In her doctoral thesis Kitzinger succeeded in finding answers to longstanding mysteries in a key process of the nitrogen cycle, the process of nitrification. Before Kitzinger’s research, it was unclear, how ammonia oxidizing archaea can be one of the most abundant microorganisms on the planet – even though are dependent on ammonium, which is largely absent in the environment. Kitzinger has shown that these archaea can also use organic nitrogen compounds instead of ammonium, which ubiquitously occur in the environment.
Furthermore, she investigated how the oxidation of marine ammonium and nitrite can be balanced although ammonia oxidizing archaea are much more abundant than nitrite oxidizers. Her results show that the nitrite oxidizers, although they are growing faster, have a higher mortality rate. That’s why they are less abundant than their counterpart, the ammonia oxidizing archaea. For her outstanding research, Kitzinger has received the MARUM Research Award and the Briese Award for Marine Research.
In the next two years, the young scientist will continue her research on nitrification and the use of organic nitrogen compounds by nitrifiers. In addition, she will focus on so-called marine dead zones, areas where oxygen does not occur or is present only in very small quantities. In connection with increasing riverine nutrient input into the oceans, these dead zones are growing. On a single-cell level, Kitzinger will investigate whether anammox bacteria, which oxidize ammonium to atmospheric nitrogen under anaerobic conditions, can also use organic nitrogen compounds as an energy source in these dead zones.
About the fellowship
The Reimar-Lüst Fellowship is awarded annually to young scientists as a special support for to their outstanding research. It is financed by a foundation created in 1983 to mark the 60th birthday of Reimar Lüst, a former president of the Max-Planck-Gesellschaft. The foundation‘s endowment consists of donations from German companies.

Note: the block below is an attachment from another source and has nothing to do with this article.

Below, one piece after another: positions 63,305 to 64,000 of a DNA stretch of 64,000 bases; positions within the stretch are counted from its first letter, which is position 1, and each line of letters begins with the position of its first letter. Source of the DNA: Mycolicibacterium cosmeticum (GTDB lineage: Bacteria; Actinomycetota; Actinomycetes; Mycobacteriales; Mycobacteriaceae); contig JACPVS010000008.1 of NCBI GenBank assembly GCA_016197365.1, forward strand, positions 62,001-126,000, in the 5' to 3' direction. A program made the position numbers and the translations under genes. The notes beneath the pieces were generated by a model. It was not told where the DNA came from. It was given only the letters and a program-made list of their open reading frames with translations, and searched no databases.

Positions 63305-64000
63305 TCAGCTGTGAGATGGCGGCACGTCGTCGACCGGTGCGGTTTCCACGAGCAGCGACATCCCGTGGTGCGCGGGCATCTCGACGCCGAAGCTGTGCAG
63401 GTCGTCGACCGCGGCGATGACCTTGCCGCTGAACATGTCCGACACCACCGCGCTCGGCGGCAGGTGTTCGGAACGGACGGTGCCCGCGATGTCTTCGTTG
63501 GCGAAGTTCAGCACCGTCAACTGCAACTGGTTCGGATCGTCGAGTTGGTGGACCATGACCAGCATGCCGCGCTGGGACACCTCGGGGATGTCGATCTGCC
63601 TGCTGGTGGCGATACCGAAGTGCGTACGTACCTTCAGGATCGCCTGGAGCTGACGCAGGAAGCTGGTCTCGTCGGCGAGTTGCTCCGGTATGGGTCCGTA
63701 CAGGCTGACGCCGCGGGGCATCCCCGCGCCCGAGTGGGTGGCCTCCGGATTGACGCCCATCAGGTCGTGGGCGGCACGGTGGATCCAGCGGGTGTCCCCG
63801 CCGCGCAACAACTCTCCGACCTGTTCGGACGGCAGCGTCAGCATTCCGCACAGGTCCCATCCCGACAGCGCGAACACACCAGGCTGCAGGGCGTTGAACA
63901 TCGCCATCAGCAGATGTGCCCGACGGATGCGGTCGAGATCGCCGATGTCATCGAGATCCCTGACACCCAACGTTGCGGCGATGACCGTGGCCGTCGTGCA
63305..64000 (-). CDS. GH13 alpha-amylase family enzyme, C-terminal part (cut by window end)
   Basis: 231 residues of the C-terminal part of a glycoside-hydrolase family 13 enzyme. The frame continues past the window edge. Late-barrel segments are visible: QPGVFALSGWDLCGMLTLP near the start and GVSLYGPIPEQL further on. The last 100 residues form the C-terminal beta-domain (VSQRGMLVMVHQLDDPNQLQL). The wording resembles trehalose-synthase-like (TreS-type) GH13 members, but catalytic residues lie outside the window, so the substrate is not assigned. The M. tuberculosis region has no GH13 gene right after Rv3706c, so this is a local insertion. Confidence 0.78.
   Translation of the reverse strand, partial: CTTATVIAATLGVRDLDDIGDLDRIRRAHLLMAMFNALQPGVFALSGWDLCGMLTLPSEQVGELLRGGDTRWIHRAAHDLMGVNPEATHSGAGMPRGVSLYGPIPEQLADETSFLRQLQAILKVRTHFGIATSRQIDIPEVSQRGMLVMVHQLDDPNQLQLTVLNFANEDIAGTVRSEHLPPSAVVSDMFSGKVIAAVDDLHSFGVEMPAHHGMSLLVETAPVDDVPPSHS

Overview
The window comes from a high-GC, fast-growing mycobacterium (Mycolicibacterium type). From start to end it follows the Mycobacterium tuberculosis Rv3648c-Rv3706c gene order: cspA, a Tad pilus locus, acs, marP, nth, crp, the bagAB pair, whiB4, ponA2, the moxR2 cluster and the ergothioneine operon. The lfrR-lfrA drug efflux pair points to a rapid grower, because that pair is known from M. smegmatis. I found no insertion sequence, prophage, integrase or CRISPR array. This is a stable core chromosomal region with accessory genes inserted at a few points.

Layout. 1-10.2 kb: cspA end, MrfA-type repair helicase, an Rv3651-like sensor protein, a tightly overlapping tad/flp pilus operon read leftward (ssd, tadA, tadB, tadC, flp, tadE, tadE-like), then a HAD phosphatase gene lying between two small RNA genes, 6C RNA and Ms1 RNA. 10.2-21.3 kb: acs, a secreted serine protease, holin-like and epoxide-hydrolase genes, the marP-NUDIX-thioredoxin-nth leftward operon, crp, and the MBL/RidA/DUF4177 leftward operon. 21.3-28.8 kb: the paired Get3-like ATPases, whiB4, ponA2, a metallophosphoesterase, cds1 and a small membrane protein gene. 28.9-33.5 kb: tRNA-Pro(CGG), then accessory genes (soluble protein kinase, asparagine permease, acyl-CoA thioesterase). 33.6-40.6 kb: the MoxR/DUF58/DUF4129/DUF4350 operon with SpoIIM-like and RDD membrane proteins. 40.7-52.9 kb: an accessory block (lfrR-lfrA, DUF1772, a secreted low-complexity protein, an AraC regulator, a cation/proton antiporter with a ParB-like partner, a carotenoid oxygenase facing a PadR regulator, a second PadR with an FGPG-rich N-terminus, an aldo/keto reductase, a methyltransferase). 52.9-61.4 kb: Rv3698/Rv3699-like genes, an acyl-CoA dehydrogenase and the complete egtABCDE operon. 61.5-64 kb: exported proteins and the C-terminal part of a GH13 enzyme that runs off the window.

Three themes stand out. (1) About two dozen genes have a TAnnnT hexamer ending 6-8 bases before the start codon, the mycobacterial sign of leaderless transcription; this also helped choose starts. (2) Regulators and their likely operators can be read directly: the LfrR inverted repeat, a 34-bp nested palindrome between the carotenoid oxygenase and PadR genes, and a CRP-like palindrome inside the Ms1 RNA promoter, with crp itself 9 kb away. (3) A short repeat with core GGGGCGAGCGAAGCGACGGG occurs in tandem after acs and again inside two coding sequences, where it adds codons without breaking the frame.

Here you can find more information on her research:
About Katharina Kitzinger:
Katharina Kitzinger (born in 1989) already examined questions about the physiology of nitrifers during her bachelor’s and master’s degree at the University of Vienna (2009 – 2015). For her doctoral thesis, Kitzinger studied nitrification in the ocean and worked mainly in Bremen. She did her thesis at the Max Planck Institute (MPI) for Marine Microbiology (2015 – 2019), in cooperation with the faculty Geosciences at the University Bremen and the Centre for Microbiology and Environmental Systems Science, University of Vienna.
Title of her thesis: „In Situ Growth and Organic Nitrogen Utilization by the Main Nitrifiers in the Ocean“
Grade: 1 „summa cum laude“
Supervisors: Prof. Dr. Marcel Kuypers (Director of the MPI for Marine Microbiology and Professor for Biochemistry at the University Bremen), Prof. Dr. Michael Wagner (Director of the Centre for Microbiology and Environmental Systems Science, University of Vienna)
Since September 2019, Katharina Kitzinger works as a Post-Doc in the Department of Biochemistry at the MPI Bremen.